Small Company, Big Results

You know your company is small when you order one sheet pizza for the entire office and still have leftovers; or when the largest table in sight is the ping-pong table. I had the privilege of joining the Dumbwaiter team about a year ago, and one question I am often asked by friends and family is:

"Why did you choose a small company like Dumbwaiter, as opposed to a larger agency?"

The process of creating a website or application is so intricate, that it is broken up into stages. This is standard practice in our industry and our process page outlines these different steps. I enjoy being involved in each of these stages and I knew that working at a small company like Dumbwaiter would allow me to do that.

The stages have become so distinct as the industry has grown, that entire career paths have developed around them. Each of these people will typically support a single stage of the project:

  • Strategists
  • Producers
  • UX Designers
  • UI Designers
  • Front-End Developers
  • Back-End Developers

This fragmentation of the process is necessary because most people specialize in a particular piece of the puzzle, but it's important to remember that these pieces are critically dependent on one another. Goals are determined at the very beginning of a project and must be carried through all the way to the end until they are achieved. The process is like a game of telephone, and the objective is to ensure the client's message is delivered clearly through each stage without getting lost in translation. I’ve found that the most successful way to ensure this happens is not just to have everyone on the team involved, but rather everyone in the company.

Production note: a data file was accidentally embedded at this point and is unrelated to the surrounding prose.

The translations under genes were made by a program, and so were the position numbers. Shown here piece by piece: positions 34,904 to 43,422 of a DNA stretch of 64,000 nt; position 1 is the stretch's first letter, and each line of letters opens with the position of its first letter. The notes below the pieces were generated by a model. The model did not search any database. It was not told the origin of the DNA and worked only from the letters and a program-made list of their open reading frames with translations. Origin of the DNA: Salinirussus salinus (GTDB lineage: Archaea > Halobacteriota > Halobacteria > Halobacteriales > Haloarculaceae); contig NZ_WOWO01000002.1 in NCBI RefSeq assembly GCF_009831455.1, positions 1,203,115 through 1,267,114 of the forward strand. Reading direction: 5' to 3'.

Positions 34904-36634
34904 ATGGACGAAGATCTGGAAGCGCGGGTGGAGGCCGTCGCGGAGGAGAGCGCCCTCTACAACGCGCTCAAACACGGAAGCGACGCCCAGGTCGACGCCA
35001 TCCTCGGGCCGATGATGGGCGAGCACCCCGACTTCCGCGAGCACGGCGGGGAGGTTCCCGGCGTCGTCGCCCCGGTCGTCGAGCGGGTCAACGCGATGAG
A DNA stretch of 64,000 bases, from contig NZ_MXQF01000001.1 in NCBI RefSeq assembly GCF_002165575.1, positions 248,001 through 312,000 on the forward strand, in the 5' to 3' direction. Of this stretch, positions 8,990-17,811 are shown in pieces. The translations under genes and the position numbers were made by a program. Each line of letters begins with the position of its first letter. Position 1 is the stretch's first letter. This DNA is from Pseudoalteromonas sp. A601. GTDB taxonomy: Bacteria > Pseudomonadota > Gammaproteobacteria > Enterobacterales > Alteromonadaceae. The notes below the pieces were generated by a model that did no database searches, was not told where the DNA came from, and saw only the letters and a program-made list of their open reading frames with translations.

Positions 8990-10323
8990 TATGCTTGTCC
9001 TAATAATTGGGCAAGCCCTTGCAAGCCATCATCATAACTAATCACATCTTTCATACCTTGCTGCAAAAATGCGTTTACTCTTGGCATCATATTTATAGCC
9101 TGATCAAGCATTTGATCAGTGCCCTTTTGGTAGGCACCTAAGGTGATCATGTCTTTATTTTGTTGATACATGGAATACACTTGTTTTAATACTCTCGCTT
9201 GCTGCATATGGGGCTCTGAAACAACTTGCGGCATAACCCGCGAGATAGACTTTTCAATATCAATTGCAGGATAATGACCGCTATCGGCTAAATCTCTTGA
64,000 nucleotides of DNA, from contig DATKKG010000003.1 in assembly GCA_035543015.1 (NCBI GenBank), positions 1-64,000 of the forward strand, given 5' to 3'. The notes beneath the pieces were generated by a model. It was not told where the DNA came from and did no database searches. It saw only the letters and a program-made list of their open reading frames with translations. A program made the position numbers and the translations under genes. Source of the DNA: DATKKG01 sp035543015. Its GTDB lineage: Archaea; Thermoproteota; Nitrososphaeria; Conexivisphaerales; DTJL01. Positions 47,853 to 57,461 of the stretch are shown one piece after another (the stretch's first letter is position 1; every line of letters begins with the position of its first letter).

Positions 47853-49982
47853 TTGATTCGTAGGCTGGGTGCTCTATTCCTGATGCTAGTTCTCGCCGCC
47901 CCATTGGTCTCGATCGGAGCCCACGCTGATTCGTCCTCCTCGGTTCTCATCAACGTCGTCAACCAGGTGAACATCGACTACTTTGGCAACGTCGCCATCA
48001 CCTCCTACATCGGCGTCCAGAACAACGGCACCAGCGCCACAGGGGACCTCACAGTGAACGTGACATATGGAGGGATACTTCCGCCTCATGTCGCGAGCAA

"The small size of our company plays a key role in the success of our projects"

I haven't worked at a large agency myself, but my understanding is that the larger the company, the more fragmented the process often becomes. Specialties become more narrow and focused and each person is involved in a smaller piece of the puzzle. Despite most agencies best efforts to avoid it, the process becomes more mechanical. While there isn’t anything particularly wrong with this (and in some cases it may even be beneficial), we have a firm belief that the small size of our company plays a key role in the success of our projects.

At Dumbwaiter we have an unusually talented and driven team. We each have our specialties, but all of us are interested and involved in the process, as well as each other, from start to finish. This unique dynamic has proven to be invaluable in seeing projects through successfully and exceeding our clients expectations. Our designers are very comfortable with front-end development and know what is required to implement the interactions that they design. Our developers are knowledgeable about design principles and usability practices and will critique designs regularly. Both designers and developers often have valuable thoughts on the strategy and business objectives as well. Therefore, we spend very little time on revisions and miscommunication is almost non-existent.

Websites are complex solutions with many interworking parts. By keeping Dumbwaiter strategically small we are able to make the entire company one team, working together to deliver outstanding solutions to our clients.